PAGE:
• optimal models;
  • myelinated nerve fibers;
  • Rattus norvegicus;
  • conduction velocity;
  • implantable electrodes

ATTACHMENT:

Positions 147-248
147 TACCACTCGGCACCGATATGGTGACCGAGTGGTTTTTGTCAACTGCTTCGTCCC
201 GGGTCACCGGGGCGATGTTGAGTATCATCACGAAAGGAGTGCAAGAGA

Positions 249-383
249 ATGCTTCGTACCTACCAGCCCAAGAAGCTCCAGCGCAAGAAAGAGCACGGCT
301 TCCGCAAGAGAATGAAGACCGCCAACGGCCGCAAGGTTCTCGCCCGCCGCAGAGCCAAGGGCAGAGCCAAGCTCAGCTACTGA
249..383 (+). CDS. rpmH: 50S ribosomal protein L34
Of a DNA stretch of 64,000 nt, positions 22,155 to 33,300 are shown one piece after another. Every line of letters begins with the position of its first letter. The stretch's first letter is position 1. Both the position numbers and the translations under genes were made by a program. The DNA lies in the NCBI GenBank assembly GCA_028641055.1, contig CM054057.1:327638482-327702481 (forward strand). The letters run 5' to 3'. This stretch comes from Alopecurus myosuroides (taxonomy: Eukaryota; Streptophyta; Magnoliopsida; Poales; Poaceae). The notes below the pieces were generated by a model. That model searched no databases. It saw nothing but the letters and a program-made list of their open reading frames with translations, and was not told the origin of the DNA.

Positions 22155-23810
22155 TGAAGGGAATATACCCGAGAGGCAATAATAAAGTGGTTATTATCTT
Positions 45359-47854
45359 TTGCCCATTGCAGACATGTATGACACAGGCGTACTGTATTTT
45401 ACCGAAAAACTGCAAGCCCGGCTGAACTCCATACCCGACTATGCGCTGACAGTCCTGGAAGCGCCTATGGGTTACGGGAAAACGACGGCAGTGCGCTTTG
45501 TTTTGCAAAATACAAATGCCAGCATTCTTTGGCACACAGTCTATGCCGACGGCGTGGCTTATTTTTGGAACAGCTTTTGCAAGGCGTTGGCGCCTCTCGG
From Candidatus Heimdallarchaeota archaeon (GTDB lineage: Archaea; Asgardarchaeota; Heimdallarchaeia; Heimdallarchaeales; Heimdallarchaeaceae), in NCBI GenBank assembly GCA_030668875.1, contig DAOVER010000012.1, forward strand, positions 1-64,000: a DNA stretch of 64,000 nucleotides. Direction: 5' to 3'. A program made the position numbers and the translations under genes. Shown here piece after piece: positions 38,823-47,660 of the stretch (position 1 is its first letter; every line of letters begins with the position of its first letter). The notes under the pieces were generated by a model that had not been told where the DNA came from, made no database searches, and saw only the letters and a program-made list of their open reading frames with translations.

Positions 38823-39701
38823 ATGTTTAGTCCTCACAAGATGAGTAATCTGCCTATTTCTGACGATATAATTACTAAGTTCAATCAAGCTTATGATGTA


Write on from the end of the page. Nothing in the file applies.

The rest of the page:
Correspondence between the nerve composition and the functional characteristics of its fiber populations is not always evident. To investigate such correspondence and to give a systematic picture of the morphology of the rat hind limb nerves, extensive morphometric study was performed on the sciatic nerve, its founding dorsal and ventral spinal roots, and its major branches. Nerve histology was examined in semithin sections via microscopic image analysis. Variation in the density of myelinated fibers, fiber interspace, and nerve cross-sectional area was studied in individual roots and nerves. In the dorsal roots, fiber numbers and cross-sectional areas were directly linearly proportional to the spinal root level number. Constituent fiber populations were identified using multicomponent lognormal models, and an optimal model for every nerve or root was selected by using an information theoretic approach. For the dorsal and ventral roots and the sciatic and peroneal nerves, optimal fiber population models consisted of three components, whereas, for the tibial and sural nerves, two components were optimal. Functional identities of the revealed fiber populations were established by using calculations of corresponding conduction velocities according to Arbuthnott et al. (J. Physiol. [1980] 308:125–157) and anatomical considerations. It is anticipated that morphological parameters established in this study would advance the development of neural prostheses in humans. The proximodistal correspondences among the fiber populations of different nerves were established by parametric statistical comparisons. The proposed approach provides a conceptual framework for understanding the comparative anatomy of the peripheral nerves and spinal roots and can be further applied in other species. J. Comp. Neurol. 503:85–100, 2007. © 2007 Wiley-Liss, Inc.